The other part of the answer is that attempting to give an account of the meanings of these kinds of words, and in particular seeing how badly traditional accounts of this sort fail, will turn out to have important implications for our understanding of meaning as such.  Popular accounts of the meanings of particular terms, say those on the part of linguists contemporary to the time of this article, turn out not to flow from a sensitive, open-minded investigation of the phenomena, but from assumptions about what the meaning of a word must be like.  Such general assumptions are the province of philosophy.  What Putnam would ultimately come to think, although we shall only brush on this today, is that certain philosophical conceptions of the nature of the mind lay in the background of these bogus accounts of the meanings of particular words.


Second preliminary: a natural kind word is first of all a common noun.  You may remember this term from grammar.  A common noun is opposed to a proper name.  A proper name is a word for a particular thing or individual—a common noun is a word for a type of thing, individual or stuff—human being, pencil, water, explosion, etc.

Common nouns have extensions (discussed last time).  The extension of a term is composed of the things the term is true of.  So the extension of “pencil” is all the world’s pencils


Natural kind terms are more specifically words for naturally occurring types of things.  What that might mean we shall very shortly discuss in more depth.  But at the outset we can see an intuitive contrast between a naturally occurring kind or type, such as tiger, and what’s called an artifactual kind, like watch or pencil. 

Artifacts are things we make.  Members of natural kinds are things there in the world independently of our machination, and moreover kinds that seem naturally, as part of the structure of the natural world, differentiated from other kinds.


Now, third preliminary, the idea of analytic truth.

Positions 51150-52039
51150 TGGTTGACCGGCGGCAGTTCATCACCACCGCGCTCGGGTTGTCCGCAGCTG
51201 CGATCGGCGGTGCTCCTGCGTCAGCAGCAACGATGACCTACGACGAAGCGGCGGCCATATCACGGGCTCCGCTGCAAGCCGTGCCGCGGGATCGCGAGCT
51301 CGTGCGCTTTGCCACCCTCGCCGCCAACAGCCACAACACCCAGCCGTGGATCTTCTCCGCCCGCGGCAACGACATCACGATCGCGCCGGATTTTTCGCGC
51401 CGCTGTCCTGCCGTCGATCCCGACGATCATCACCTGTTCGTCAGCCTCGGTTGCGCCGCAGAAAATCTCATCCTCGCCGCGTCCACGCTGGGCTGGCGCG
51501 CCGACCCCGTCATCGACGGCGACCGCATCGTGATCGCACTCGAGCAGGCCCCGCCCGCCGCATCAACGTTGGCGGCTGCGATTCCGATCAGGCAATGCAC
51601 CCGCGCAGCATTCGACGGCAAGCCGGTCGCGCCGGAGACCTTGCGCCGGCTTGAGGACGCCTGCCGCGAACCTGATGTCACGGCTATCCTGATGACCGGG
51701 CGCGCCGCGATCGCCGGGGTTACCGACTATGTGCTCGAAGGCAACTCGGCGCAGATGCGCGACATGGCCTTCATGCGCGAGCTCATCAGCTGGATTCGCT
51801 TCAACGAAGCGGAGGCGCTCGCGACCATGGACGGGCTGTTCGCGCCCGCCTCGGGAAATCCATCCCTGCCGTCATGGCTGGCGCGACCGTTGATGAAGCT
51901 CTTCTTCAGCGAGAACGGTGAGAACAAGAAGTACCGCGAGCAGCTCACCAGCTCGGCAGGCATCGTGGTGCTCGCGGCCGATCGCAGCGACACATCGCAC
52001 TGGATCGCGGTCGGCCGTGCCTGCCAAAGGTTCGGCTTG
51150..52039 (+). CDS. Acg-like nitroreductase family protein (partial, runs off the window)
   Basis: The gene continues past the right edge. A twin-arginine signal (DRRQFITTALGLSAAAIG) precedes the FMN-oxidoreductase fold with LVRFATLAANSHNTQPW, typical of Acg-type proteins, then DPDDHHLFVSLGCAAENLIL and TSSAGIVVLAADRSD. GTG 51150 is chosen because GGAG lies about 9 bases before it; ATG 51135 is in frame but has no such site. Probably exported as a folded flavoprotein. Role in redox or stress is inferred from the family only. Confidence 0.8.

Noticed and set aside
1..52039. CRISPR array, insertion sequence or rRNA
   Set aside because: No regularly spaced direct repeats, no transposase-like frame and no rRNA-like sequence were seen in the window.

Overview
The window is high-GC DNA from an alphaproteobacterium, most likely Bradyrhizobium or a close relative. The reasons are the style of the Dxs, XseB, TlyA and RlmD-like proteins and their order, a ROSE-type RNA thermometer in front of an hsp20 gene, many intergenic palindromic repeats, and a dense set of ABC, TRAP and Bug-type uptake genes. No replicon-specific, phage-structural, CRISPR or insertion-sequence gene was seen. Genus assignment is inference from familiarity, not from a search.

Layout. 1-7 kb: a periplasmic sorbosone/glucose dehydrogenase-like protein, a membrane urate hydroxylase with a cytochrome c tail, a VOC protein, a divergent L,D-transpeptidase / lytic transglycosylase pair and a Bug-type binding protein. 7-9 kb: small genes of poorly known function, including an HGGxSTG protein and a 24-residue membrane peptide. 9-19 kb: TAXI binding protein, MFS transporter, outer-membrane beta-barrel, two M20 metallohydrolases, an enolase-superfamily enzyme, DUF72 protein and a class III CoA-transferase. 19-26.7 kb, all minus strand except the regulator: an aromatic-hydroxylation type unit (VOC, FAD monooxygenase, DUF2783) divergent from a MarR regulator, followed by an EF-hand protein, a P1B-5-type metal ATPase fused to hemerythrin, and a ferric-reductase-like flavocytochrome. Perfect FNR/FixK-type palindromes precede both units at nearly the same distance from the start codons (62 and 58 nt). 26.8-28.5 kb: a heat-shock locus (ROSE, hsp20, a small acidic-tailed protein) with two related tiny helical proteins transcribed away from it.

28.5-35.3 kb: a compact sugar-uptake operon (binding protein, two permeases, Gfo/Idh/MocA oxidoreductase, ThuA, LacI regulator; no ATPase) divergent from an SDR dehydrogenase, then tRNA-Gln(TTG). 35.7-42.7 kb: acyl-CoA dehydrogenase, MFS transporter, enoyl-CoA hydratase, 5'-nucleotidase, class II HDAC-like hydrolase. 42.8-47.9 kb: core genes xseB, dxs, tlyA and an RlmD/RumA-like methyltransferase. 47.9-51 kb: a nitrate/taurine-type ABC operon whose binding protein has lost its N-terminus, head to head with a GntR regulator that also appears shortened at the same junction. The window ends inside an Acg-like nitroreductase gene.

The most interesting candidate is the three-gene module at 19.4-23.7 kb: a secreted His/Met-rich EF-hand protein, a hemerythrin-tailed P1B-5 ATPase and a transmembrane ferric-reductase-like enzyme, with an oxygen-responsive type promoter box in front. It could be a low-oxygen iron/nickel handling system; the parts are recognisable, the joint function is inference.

The standard idea of an analytic truth is a statement that is true just in virtue of the meanings of its words.  The standard example is the statement that all bachelors are unmarried men.  This is true, one wants to say, simply in virtue of the meaning of the word “bachelor”.

What exactly it means to say, though, that something is true in virtue of meaning is a very difficult question.  There is no need for us to get into this issue, for Putnam’s aim is to argue that there are far less analytic truths than people think, whatever an analytic truth is supposed to be.

Perhaps we can bypass these issue by just relying on the following apparent mark of the analytic:


A truth p is analytic iff to know that p is true, the only knowledge you need is knowledge about the meanings of the expressions in p (plus deductive logic).


“All bachelors are unmarried” does seem (although it may not in fact) to meet this criterion.


Analytic truths are necessary truths.  They’re truths that couldn’t possibly have been false.  But not all necessary truths are analytic truths.  It’s a necessary truth that the square root of 2809 is 53, but, at least in terms of our provisional criterion, it appears not to be analytic.  (Well, actually, it’s rather hard to say.  Shows the difficulties one gets into in taking seriously the idea of the analytic.)

But the connection does run the other way.  So necessity is a criterion for analyticity.

Now, a statement that serves to define a term, to give its meaning, one might think will be analytic.  For it will be precisely what someone who knows the meaning of the term thereby knows.